Vancouver may be the largest and most recognizable city in Clark County, Washington, but neighboring towns within county lines encompass hidden gems and contribute unique features to the area. Here is what to do in each bordering region of Vancouver during your visit—all within a half an hour’s drive of downtown.
Modern Dining in Camas
With a quaint Main Street ready to welcome you and a line-up of esteemed chefs inviting you to stay for dinner, Camas exudes small town charm and hospitality. Once known for its paper mill (the high school team name is the “Papermakers”), now Camas is gaining steam. The town was named a finalist for The Small Business Revolution—a national competition television show.
Located 15 miles to Vancouver’s east and pushing 25,000 people, Camas has attracted chefs from foodie Portland and inspired locals to open top-notch eateries. On the ground floor of the historic Camas Hotel, Tommy O's brings island vibes and exception Hawaiian cuisine. In the developing 192nd corridor, The Hammond Kitchen and Craft Bar’s modern cozy setting puts you in the mood for “social hour,” featuring seasonal handmade cocktails and small plates. For a premium steak, fresh seafood, and a long whiskey list, head to Feast @316; and visit Nuestra Mesa for unique flavors from Latin American regions.
Antique Shopping in Battle Ground
Situated a similar distance northeast of Vancouver, Battle Ground’s history makes for the perfect location for antique stores to set up shop. The “battle” in question dates back to a small military conflict in 1855, but today’s shoppers only need to concern themselves with the battle for the best bargain on Main Street.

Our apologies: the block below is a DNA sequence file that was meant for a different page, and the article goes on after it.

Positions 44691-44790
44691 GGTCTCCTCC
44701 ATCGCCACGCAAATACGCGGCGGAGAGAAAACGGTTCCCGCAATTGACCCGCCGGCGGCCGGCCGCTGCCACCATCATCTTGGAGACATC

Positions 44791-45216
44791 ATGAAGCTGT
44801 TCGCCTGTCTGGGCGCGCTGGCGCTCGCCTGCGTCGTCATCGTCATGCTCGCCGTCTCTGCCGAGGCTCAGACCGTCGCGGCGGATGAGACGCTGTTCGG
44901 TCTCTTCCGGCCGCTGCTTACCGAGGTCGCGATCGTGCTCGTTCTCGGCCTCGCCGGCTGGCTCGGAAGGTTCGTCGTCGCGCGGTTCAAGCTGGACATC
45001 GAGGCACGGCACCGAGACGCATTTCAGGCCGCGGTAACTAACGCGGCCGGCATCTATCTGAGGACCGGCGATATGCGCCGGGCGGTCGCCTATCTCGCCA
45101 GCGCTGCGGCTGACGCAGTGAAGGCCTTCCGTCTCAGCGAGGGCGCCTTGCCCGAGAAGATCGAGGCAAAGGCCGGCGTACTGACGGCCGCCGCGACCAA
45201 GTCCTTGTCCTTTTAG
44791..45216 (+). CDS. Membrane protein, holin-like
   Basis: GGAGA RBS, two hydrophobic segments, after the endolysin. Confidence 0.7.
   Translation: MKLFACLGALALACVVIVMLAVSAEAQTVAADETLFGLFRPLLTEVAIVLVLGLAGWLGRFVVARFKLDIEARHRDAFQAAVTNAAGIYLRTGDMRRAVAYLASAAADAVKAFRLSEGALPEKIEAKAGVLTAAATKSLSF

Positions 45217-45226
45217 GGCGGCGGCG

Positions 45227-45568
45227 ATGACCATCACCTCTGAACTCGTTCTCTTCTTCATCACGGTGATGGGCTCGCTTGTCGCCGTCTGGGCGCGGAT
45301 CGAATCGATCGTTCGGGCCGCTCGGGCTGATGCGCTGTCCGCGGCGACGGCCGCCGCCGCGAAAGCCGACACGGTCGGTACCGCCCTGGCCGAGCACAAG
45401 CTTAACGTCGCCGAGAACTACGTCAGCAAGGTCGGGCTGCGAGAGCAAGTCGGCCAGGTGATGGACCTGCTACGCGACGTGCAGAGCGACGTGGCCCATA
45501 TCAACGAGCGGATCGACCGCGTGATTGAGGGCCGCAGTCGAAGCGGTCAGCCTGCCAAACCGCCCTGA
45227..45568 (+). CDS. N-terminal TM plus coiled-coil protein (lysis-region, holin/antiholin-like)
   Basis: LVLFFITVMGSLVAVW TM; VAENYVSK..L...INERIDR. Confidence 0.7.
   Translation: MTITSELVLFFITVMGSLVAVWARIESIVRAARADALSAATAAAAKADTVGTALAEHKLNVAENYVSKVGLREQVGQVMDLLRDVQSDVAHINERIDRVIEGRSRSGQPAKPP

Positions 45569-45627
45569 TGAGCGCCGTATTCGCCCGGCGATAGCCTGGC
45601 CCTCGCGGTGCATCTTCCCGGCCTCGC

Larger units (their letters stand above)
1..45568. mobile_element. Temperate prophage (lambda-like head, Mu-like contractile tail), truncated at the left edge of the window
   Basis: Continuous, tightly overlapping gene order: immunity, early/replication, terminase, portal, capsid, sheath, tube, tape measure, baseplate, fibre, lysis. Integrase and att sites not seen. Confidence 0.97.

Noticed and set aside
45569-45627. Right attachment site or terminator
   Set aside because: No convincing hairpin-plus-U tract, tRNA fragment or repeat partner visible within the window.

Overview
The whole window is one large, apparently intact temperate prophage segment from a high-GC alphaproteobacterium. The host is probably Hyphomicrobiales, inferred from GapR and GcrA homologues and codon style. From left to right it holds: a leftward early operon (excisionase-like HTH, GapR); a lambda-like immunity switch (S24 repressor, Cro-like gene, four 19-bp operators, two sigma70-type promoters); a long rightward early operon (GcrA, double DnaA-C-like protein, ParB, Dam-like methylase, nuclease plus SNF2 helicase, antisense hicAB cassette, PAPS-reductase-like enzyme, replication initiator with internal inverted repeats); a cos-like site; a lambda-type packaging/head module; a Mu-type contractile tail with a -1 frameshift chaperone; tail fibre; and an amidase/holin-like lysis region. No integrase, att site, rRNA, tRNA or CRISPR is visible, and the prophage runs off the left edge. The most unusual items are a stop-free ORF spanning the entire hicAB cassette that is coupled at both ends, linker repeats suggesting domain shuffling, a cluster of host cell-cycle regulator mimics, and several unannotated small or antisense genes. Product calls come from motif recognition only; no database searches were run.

Seasonal sales and First Friday discounts make Rusty Glamour a strong contender for that title, boosted by its sprawling space dedicated to vintage home décor with a modern touch. Shop antique vendors at Nest Vintage, and visit the dual vintage home décor and craft supply shop at Urban Basics & Company.
Fuel up at Old Town Battle Grounds, a 1928 church turned coffee shop, before heading to Posh + Tattered, which carries stylish handmade goods by local artisans.
Wine Tasting in Ridgefield
Primed with fertile soil and an ideal growing climate, Vancouver’s sprawling wine scene has expanded into the rolling hills of Ridgefield. At just over seven-square-miles and labeled the fastest-growing city in Washington, Ridgefield is home to six wineries and counting.
One of the founding Clark County wineries, Bethany Vineyard attracts visitors to its serene floating dock during the warmer months and cozy tasting room in cooler weather. Family-owned and operated, Three Brothers Vineyard has an outdoor picnic area and stage for outdoor concerts and other entertainment. Located in an old firehouse, Gougér Cellars features rooftop seating overlooking three mountains and an alpaca farm. Visit the expansive space and countryside views at newcomer Windy Hills.
Hiking & Brews in Washougal
The farthest east in the county, Washougal serves as a gateway to the Columbia River Gorge. Partially within city limits, you’ll even find a 1,049-acre national wildlife refuge for walking through wetlands (on a dry path) and zoning in on 200 different species of birds. Traveling east on WA-14, the nearest Gorge hike is the Cape Horn Trail (or enjoy the lookout if you don’t want to stray far from the car).
Swing back through Washougal post-hike for an Agent Orange IPA or Redemption Red from zombie apocalypse-themed Doomsday Brewing Company. Or visit 54°40' Brewing Company along the railroad tracks, named after the northern latitude boundary of Oregon.
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